I loved our three cats, but I was a bird person at heart. Sixteen years ago, Linda had indoctrinated me into her world with an ever-increasing parade of fowl creatures who now lived with us, both inside and outdoors. And I'd discovered, after a long struggle, that I understood birds and their mysterious otherness. The cats had slipped in under the radar while we were otherwise engaged cleaning parakeet cages and making toys for parrots, and I'd assumed that in comparison to birds, they were the tame ones. The ones who basically followed domestic rules. Hadn't we always learned that cats were "domesticated animals"? I found more to laugh at than lament in naughty behavior from our birds. But I expected better manners from a fellow mammal and not the long stretches of brooding aloofness and general lack of gratitude of our cats. I wanted them either to act more like us or to play the role of cuddly toys, but time and time again they disappointed me on both counts.
"I forgot the cheese again," Linda said after pawing through two bags. In a noble, self-sacrificing, wounded tone of voice I volunteered to return to the store for her. But the errant cheese had become an orange badge of honor, and she resolved to retrieve it on her own. Moments later she thundered back into the house, an envelope of arctic cold clinging to her jacket as she kicked off her boots. Fortunately for her good mood — and for the church potluck supper — she had found the cheese inside the car skulking between the passenger's seat and the door.
In the kitchen, I watched her stash the cheddar in the crisper, where it was instantly swallowed up by a vegetative tide of "baby" carrots for Rudy the rabbit, hunks of ginger root for my tea, partially filled boxes of margarine sticks, shriveled flat bread, an empty plastic lemon, and, of course, another package of shredded cheddar cheese.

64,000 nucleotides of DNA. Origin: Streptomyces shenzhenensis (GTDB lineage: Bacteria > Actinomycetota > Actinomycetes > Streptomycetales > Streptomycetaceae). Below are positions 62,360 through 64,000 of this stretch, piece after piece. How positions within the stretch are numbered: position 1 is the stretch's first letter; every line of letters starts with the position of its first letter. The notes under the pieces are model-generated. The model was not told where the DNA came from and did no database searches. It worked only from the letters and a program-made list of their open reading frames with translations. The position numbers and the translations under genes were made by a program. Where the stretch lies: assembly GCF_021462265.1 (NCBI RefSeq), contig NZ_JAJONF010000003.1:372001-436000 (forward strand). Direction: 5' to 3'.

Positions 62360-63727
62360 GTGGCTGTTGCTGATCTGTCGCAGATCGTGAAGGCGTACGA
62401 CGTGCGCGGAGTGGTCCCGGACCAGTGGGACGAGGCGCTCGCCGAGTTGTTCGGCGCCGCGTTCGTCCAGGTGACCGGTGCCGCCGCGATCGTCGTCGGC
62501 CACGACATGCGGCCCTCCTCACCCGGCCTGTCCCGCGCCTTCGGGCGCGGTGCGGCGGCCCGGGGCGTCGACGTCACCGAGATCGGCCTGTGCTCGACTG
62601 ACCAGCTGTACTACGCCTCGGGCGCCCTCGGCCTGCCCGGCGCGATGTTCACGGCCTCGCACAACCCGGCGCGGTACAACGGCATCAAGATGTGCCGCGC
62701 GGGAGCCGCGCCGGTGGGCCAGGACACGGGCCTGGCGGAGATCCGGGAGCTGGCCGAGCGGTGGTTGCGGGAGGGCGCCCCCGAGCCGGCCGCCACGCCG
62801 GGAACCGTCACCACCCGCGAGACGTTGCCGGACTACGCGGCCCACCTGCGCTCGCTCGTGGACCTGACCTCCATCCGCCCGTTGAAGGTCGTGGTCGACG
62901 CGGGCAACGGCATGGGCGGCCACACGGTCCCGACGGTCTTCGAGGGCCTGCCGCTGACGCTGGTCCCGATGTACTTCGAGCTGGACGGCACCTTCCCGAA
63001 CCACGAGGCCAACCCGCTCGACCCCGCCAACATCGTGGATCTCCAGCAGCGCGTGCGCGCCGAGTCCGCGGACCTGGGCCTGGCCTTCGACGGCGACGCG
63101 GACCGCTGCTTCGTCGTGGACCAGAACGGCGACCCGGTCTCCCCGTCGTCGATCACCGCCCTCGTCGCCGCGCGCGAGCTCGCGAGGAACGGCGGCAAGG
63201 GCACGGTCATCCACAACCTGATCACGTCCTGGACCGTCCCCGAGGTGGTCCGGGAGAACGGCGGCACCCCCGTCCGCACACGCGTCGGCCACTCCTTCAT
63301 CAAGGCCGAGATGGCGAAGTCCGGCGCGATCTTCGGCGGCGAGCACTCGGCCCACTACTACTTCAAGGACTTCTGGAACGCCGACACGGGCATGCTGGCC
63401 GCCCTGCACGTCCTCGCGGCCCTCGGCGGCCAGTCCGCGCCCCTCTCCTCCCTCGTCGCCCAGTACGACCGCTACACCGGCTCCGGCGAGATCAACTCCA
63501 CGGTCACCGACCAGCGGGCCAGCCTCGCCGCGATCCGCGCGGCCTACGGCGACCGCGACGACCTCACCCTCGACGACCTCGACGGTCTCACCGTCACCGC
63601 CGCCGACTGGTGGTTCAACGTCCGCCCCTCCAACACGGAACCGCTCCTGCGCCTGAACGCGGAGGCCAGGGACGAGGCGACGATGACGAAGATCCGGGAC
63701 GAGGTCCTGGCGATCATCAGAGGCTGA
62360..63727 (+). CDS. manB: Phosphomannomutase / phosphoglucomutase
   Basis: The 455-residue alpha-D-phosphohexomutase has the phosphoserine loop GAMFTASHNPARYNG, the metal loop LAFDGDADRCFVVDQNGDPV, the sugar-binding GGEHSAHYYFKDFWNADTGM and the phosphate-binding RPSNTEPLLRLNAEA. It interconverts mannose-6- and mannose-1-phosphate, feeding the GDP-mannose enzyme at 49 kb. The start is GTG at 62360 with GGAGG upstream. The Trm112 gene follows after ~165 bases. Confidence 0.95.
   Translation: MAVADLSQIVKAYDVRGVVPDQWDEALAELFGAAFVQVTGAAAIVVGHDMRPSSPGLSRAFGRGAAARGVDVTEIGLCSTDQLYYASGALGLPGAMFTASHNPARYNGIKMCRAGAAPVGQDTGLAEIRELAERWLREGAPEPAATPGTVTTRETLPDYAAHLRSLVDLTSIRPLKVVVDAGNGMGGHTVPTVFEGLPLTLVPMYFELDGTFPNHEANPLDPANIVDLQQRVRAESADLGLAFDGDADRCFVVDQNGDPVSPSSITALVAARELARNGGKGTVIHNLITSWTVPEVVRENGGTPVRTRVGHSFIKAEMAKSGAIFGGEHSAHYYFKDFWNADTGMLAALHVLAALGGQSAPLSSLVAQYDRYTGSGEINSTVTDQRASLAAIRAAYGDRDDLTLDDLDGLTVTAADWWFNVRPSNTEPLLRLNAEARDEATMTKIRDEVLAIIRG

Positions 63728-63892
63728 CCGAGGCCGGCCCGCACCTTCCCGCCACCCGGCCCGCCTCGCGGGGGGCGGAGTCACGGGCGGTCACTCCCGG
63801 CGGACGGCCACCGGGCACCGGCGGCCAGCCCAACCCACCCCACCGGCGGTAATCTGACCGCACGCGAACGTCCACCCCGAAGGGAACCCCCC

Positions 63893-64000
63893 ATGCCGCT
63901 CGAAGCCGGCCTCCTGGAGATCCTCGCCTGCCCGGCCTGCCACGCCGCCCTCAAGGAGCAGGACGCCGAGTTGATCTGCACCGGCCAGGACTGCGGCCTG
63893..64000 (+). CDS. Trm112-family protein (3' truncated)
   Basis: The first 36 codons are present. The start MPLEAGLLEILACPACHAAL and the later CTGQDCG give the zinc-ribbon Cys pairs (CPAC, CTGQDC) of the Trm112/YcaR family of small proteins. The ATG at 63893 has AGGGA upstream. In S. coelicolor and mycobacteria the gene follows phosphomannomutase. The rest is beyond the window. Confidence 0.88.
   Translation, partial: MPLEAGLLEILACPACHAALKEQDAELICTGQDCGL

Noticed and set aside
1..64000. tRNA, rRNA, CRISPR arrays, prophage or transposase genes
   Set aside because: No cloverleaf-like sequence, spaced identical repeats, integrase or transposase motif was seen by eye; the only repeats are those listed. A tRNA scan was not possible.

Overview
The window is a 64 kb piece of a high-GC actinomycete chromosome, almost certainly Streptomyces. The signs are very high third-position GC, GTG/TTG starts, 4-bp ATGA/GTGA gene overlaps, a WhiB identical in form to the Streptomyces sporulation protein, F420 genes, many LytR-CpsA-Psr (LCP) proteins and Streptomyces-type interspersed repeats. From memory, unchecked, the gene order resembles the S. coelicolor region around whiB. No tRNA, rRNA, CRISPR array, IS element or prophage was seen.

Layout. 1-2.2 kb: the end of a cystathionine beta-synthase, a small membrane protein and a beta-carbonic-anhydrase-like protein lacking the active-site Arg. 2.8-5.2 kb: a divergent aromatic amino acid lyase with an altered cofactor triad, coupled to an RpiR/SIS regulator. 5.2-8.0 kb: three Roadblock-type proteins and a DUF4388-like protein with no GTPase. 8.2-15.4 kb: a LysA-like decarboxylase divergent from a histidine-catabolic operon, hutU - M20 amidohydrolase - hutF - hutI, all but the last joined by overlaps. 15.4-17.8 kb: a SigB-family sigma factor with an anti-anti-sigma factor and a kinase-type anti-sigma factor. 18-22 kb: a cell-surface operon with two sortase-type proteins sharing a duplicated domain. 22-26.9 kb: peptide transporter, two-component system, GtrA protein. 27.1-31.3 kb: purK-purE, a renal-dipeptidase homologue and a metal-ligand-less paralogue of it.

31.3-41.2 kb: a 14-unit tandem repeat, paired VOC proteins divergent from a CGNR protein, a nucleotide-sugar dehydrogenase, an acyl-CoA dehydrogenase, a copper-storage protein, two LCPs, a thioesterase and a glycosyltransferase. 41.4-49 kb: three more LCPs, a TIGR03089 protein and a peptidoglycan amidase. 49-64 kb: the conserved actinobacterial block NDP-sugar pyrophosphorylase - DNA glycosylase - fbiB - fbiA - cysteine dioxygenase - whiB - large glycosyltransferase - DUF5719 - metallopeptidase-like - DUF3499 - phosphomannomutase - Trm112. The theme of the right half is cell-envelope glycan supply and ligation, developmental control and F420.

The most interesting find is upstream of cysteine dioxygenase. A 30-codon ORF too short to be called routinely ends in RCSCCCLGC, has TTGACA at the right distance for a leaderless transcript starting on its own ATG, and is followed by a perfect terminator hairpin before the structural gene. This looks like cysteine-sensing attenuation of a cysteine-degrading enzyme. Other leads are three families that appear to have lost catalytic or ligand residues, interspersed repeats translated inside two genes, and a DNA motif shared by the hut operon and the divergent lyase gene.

As I was taking inventory of the drawer, Agnes skittered up the basement stairs to rub against my leg until she had my attention. I turned toward her, and she trotted back down the stairs and stared up at me from the bottom. All I could see in the gloom peculiar to unlit basements was an incandescent pair of sulfur yellow eyes. Even in the full fluorescent light of indoor day, our black cat's facial features tended to merge into an inscrutable blur, especially compared to her inverse counterpart, the blindingly white Moonbeam, aka Moobie.
"I think she wants to go out," Linda told me.
"I think she's just angling for another treat." With Agnes safely planted at the foot of the stairs and out of range of tangling up my legs, I decided to make the descent, despite the futility of it all. To convince Agnes to come inside each evening, I had initiated the habit of rewarding her with a dollop of canned cat food. This turned out to be a huge mistake. She would beg to go out, come in, go out, and come in again several times a day in hopes of earning a spoonful of food, and darned if I wasn't weak enough to succumb to her sheer audacity.
This time, though, she didn't step outside by as much as a toenail. I opened the basement door, and a blast of Michigan air hit us like a frozen anvil. She pivoted, raced to her dish, and shot me her best "you might as well feed me" look. I scooped her up in my arms, rubbing her face in an attempt to rustle out a facial expression that I could see. I squeezed her and received the bleat of a crabby sheep in response. "I just fed you fifteen minutes ago," I said, putting her down next to her empty bowl.
But I failed to exercise necessary vigilance on my ascent. Just a few steps away from the kitchen landing, Agnes intervened between my foot and the stair. I pitched backward trying to avoid her, my hand attempting to latch onto the nonexistent railing which I had been intending to have someone else install for years. Slamming my shoulder against the wall saved me, but I had come so close to falling that I felt the cold, clammy fingers of the cement floor reaching for the back of my skull.